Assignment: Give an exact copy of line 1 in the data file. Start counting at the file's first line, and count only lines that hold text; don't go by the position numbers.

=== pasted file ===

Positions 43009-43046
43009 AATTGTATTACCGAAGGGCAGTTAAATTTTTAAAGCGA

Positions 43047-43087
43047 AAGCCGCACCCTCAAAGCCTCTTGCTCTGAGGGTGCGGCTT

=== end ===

Positions 43009-43046